Friday, January 23, 2015

Illustrious Client

I knew that Kitty's vigilante ways from the earlier episode would come back later. Lestrade didn't mind her beating up the guy who hurt his daughter, but now he realizes that he should not have let it slide. He suspended her from consulting with the NYPD, but I don't think we actually saw Holmes tell her this news. She went to crash at Watson's place, anyway, and we finally had the reveal about Del Gruner, aka an update on the villain Baron Adelbert Gruner from the story. I thought at first that the camera would reveal Gruner's right hand to the audience, but instead Kitty recognized his voice on the phone.

When I first heard that this was going to be a two-part adventure, I had feared that they would do something cliche, like have Kitty kidnapped, and "to be continued" on the screen. But they didn't, and I'm pleased so far. I still don't know what the "V" in the brand means. If it stands for something or is not meant to be a letter at all. Anyway, next week we'll learn if Kitty gets her revenge on Gruner like she does in the story, or if they update the acid attack to something modern. February sweeps also starts next week, so I hope the ratings will be decent.

Sunday, January 18, 2015

Something About Brothers

The Pinkertons TV show has a factual error in that Will Pinkerton claims that his brother Robert (working at the Chicago office) is his twin brother. This is not true, historically. William is older by two years. Robert did have a twin sister Joan when he was born, but Joan died when she was only seven years old. That same year, though, another Pinkerton daughter was born, and she was named Joan too. It's a sad fact of history back then that many children born did not survive to adulthood, and names were sometimes reused like this. (Not to mention that Allan named his sons William and Robert after his own brothers.)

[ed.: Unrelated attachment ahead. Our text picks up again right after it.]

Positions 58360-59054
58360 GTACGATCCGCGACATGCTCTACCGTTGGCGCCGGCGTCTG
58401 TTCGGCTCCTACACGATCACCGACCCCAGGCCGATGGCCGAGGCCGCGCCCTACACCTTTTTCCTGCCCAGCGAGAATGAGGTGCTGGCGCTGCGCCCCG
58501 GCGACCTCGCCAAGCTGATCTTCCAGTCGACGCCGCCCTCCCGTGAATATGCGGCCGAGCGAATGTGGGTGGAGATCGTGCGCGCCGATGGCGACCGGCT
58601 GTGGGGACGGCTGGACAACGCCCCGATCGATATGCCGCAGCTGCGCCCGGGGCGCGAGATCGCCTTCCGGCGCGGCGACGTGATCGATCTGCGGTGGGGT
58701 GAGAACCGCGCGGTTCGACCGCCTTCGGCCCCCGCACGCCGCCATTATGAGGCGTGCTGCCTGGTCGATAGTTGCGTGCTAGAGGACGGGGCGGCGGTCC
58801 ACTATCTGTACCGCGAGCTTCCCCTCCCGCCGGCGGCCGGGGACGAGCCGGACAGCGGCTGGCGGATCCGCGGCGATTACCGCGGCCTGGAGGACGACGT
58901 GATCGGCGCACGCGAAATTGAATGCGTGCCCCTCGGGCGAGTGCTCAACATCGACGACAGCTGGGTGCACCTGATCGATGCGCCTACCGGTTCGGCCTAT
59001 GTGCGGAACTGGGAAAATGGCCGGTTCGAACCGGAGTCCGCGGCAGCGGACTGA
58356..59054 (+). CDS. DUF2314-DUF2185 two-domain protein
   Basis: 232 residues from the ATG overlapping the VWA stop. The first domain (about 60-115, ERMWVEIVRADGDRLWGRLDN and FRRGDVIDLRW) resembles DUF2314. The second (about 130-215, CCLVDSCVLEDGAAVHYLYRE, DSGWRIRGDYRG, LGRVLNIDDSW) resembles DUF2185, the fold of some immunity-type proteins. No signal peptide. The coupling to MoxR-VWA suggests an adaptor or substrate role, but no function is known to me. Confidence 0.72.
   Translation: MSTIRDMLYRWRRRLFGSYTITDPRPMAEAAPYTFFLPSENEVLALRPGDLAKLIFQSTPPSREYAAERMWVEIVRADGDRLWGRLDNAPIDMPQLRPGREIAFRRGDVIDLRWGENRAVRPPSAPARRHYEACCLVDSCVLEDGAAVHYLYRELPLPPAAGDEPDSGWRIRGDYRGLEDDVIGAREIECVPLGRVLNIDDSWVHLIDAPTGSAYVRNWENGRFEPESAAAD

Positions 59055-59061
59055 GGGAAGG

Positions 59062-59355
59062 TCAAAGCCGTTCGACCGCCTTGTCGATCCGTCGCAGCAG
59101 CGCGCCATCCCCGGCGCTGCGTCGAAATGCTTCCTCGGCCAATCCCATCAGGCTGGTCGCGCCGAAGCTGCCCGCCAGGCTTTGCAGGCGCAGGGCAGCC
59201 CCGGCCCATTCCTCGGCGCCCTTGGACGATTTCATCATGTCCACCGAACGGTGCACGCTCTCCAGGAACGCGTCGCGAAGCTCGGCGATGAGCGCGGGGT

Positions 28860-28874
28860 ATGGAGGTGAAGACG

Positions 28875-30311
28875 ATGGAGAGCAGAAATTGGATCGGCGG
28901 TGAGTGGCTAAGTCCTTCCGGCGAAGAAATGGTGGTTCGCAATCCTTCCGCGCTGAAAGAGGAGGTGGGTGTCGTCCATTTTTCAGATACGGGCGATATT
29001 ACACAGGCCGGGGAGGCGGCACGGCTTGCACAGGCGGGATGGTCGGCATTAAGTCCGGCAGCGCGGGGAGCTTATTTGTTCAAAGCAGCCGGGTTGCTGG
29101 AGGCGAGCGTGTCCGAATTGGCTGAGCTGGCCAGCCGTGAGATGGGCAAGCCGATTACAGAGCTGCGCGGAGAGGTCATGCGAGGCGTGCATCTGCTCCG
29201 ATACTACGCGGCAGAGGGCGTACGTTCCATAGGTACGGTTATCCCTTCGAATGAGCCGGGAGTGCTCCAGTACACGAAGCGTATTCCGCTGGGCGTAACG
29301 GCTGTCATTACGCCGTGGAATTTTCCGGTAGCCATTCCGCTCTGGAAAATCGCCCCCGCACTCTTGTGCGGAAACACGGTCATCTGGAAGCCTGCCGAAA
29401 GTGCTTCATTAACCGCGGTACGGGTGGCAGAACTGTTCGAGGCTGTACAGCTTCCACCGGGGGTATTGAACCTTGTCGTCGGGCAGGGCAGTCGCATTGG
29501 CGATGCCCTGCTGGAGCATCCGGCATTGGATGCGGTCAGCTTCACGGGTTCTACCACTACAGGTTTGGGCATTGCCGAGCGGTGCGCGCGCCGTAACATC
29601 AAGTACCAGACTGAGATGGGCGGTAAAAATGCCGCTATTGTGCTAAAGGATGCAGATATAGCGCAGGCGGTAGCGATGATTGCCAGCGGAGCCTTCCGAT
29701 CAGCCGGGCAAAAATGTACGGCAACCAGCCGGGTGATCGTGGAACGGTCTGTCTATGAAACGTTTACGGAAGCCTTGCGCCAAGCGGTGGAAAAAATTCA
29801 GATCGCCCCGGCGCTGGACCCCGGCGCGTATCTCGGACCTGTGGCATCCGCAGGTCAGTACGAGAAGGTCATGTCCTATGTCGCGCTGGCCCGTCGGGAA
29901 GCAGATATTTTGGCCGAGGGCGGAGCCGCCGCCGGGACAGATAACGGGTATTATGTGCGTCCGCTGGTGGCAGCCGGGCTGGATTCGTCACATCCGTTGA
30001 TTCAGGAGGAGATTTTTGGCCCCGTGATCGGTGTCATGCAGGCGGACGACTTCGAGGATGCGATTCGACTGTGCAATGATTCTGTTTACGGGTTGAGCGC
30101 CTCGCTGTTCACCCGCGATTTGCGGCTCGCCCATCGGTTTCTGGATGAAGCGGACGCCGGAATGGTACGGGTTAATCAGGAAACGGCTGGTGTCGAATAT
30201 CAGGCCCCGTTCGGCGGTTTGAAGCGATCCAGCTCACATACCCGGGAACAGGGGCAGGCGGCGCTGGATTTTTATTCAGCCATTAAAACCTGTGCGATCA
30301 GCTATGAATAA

Anyway, in the "Case of the Dead Dog" episode, Kate Warne claimed to have met Robert Pinkerton already, and it didn't go well. He was fervently opposed to female detectives, and perhaps that's why Allan avoided introducing Will to Kate for years. I suppose this saves on having to hire another actor, if the brother Robert ever decides to visit Kansas City. Kate is cagey about her own family. She admits to having a brother named Virgil in New York state, but neither confirms nor denies having any other siblings. I am not sure what to take as historical fact given the clear error about Will and Robert Pinkerton. The episode's mystery revolved around brothers too, and whether such bonds can survive betrayal.

It's interesting that the Empire show is about fraternal rivalries and manipulations too, even though Hakeem and Jamal like each other. And though King Lear was mentioned in the pilot, the show is about brothers rather than sisters vying for control. The creators also make analogies to The Godfather, with the criminal family and the son who is reluctant to take over the dynasty. I suppose that conflicted jealousy leads to brothers both loving each other and hating each other, trying to compete with each other and trying to protect each other, with varying results. Maybe this is what attracts me to Arrested Development as well. But there the illegal schemes and Boyfights were portrayed comically instead of with soapy, murderous drama (at least until season 4). I guess it's fitting that Imagine Television made both shows. I do wish that Netflix would make some definite announcement about a season 5. The TCA winter press tour has been going on so long, and no interesting news is forthcoming; it's just network spin and publicity.

Friday, January 16, 2015

New Shows

Of the midseason shows, so far I've checked out Galavant, Agent Carter and Empire. Other shows I'm waiting for still won't arrive until February or later. Galavant is treading a fine line with its silliness and songs, but I do love Timothy Omundson as King Richard. It's fun enough that I'll see it through to the end.